Following the success of The Big Night In series of online streams, The Alarm’s Christmas Gathering beams live into homes worldwide on Saturday 19 December 2020 at 8pm GMT.
Virtual tickets allow exclusive access to the two-hour concert broadcast, which will be geo-synchronised across five Global Time Zones and features the band playing imitation rolex daytona rolex calibre 4130 7750 mingzhu engine mens m116509 0072 gray dial live and electric in a seasonal studio setting. Fans can also expect bonus video content and acoustic performances presented from the North Wales home of Mike and Jules Peters.
The Alarm Christmas Gathering tickets are available here:
Mike Peters said: “To be able to bring the band and the fans together at this special time of year and perform a virtual Alarm Gathering concert from our home to yours is something myself and the band have been dreaming about ever since our collective worlds were turned upside down by the global lockdown earlier in 2020.
“This will be an occasion to turn up the volume, wake up the neighbours, crack open the drinks and have a rocking good time at Christmas. I have always loved this time of https://www.vapetery.com/shop/whiff-vape-disposable/whiff-hero-disposable-6000-puffs-mint-ice year, and to think we have this opportunity to all come together as one big Alarm family through the wonders of the internet via Moment House is a Christmas miracle all of its own.”
Next year will hopefully be better for all us including The Alarm, who celebrate their 40th anniversary in 2021. Their show at St David’s Hall on Saturday 5 June 2021 is exactly 40 years on from the day that they performed their first ever gig as The Alarm at Prestatyn’s Royal Victoria Hotel in 1981.
Neil Collins spoke with Mike Peters about 40 years of The Alarm.
The St David’s Hall 40th anniversary concert sold out straight away due to overwhelming demand. What are your memories of that iconic night at the Hall in 1989 with the Morriston Orpheus Choir?
I remember it being a really massive occasion for us as a band to play at St David’s Hall. We had played there a couple of times before that, but in 1989 it was charged with a lot more awareness of being Welsh and being part of a country from north to south.
We had created the first bilingual rock album in Welsh and English with Change and Newid, so it was quite a charged atmosphere. Cymdeithas yr Iaith – the Welsh Language Society – were involved and were the beneficiaries of that concert. We had Ffred Fransis of Cymdeithas yr Iaith on stage with us at one point. I think it was the first time a lot of us from my generation felt like we could really embrace coming from Wales, and that we weren’t a backwater nation.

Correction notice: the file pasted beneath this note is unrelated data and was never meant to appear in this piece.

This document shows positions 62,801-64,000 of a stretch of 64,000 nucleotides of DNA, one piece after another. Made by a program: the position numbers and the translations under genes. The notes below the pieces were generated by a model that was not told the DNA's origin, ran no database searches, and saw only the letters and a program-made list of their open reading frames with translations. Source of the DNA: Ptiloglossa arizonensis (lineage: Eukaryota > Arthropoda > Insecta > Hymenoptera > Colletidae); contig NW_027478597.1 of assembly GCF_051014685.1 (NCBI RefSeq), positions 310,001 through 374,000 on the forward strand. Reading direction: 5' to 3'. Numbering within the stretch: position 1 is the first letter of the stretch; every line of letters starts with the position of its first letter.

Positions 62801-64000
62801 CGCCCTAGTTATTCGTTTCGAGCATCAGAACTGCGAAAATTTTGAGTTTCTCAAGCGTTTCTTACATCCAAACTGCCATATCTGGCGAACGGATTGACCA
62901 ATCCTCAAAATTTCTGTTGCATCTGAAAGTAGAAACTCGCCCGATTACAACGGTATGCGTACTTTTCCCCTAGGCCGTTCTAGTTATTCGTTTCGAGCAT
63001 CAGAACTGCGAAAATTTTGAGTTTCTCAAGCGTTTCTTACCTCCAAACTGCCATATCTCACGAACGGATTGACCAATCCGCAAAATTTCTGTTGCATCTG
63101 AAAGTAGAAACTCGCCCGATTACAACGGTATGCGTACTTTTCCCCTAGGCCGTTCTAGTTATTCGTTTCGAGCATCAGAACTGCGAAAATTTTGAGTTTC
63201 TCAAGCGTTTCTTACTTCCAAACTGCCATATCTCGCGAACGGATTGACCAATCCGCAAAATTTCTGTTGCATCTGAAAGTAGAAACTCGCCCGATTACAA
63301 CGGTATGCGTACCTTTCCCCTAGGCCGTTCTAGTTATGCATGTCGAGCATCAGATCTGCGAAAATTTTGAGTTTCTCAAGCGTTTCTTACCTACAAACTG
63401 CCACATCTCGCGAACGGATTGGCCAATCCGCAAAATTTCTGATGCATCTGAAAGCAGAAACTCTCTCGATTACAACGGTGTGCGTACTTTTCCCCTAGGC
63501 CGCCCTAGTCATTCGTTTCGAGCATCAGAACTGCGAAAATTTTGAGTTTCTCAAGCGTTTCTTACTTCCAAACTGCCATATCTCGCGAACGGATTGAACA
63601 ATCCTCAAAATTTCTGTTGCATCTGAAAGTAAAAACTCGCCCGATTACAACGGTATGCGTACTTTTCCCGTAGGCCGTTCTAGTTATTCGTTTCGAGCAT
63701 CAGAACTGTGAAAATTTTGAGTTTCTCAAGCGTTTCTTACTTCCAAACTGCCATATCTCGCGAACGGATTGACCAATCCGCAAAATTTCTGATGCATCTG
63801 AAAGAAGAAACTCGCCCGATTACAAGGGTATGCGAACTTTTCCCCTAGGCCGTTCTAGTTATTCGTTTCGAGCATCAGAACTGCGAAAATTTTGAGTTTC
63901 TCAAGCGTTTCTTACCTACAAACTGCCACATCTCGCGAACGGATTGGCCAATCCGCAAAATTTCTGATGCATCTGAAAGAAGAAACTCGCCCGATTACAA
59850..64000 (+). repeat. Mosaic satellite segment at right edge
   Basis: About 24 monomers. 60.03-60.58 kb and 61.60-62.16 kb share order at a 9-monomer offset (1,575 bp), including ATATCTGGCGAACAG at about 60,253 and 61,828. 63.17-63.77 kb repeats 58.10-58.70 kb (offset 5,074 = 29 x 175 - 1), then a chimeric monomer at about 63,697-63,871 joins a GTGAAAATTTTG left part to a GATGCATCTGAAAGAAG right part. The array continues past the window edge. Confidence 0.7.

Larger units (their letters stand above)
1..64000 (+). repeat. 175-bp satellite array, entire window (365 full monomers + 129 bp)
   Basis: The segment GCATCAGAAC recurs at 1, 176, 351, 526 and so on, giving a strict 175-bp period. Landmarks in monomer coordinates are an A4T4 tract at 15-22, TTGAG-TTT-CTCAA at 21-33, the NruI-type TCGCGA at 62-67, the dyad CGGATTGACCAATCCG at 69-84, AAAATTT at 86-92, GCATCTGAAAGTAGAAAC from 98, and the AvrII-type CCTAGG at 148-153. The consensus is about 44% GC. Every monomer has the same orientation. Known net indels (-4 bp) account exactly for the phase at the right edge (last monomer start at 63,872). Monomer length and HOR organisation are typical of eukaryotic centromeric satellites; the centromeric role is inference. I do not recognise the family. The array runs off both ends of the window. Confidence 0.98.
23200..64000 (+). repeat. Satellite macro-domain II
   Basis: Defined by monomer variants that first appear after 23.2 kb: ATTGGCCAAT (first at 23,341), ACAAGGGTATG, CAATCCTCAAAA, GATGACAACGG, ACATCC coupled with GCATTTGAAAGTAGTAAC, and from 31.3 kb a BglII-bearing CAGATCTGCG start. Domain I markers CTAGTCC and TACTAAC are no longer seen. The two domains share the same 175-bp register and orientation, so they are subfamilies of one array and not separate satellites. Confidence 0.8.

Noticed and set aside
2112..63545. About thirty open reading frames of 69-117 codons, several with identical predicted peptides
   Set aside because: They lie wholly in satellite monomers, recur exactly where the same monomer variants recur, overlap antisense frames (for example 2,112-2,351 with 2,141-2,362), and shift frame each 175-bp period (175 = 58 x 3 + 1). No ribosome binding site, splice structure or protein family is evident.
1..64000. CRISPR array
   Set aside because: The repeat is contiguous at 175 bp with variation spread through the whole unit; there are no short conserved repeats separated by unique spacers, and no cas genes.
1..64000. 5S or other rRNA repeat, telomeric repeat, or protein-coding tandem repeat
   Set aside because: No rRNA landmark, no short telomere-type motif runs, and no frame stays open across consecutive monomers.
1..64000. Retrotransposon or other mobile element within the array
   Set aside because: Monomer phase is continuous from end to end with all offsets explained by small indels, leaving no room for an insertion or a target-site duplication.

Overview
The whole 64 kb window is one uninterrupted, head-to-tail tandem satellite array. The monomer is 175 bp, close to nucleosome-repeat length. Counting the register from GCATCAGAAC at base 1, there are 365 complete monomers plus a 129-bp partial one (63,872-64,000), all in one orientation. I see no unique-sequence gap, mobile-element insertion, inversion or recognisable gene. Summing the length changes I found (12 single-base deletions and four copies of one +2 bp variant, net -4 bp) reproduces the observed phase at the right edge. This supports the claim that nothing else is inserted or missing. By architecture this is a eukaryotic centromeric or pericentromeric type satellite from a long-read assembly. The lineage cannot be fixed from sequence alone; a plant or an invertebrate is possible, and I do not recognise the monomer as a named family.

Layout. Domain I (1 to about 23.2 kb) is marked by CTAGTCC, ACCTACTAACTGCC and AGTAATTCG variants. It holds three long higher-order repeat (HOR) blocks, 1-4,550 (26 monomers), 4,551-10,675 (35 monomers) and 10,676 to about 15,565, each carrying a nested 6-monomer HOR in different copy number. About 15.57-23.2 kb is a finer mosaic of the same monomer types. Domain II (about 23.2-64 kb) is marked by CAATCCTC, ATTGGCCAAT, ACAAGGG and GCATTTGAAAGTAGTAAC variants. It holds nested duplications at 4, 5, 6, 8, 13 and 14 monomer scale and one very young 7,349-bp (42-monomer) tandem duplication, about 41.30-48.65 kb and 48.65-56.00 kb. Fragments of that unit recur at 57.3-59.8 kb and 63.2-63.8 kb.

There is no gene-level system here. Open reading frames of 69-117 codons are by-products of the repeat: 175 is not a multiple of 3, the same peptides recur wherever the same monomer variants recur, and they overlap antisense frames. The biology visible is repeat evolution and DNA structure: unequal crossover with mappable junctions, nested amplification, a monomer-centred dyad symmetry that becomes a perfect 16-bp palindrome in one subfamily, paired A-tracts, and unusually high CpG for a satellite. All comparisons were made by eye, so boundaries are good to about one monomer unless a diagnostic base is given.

I saw Welsh language TV and there were some really impassioned speakers on there politically, but there were no subtitles and I felt that excluded people. We had a policy that whenever we played in Wales in the 80s, we had Welsh language bands opening for The Alarm, and I talked to them before the show and said “The audience out there are English speaking Welsh people like me. They don’t necessarily understand what you’re singing. Why don’t you tell them what the songs are about in English before you play them in Welsh?” But they were like “No, that’s selling out!”
Language is supposed to be about communication and open horizons though. It’s not supposed to be about putting up barriers, and we had a wall built around the Welsh language, so I was thinking how can we take that down and make it more inclusive?
Bilingualism was the way forward, so the atmosphere at that Cardiff concert in ’89 was charged. Wales had been divided as a nation because of the language. That ’89 gig was the spark that came through, and unity happened in the 90s with the whole ‘Cool Cymru’ thing – even though I hate that term! All of a sudden those Welsh language bands, who had supported us like Y Cyrff and Ffa Coffi Pawb had become Catatonia and Super Furry Animals and they were singing in English and Welsh. That ’89 concert was the beginning of that – it changed a lot of things.
Just before that we played at Cardiff Arms Park in July 1987 with U2, and it was the first really big gathering of music fans in Wales. You would be hard pushed to find a bigger one at the time – maybe the Rolling Stones, but I’m talking about with an actual Welsh band on stage. When we came out onto the stage and said “We’re from Rhyl, North Wales”, the place just went mental and we blew the gig to bits!
Luckily, for U2 they had The Pretenders on after us because we owned Cardiff that day! I played a bit of the national anthem on my harmonica before Blaze of Glory, and it was spine-tingling. That was another moment of awakening for our nation. We could actually come together and not be ashamed of it, and celebrate our unity whether we could speak the language or not. That was a big turning point.
The Cardiff gig comes 40 years to the day since The Alarm performed their first ever gig at the Royal Victoria Hotel in 1981. Can you remember what you played that night?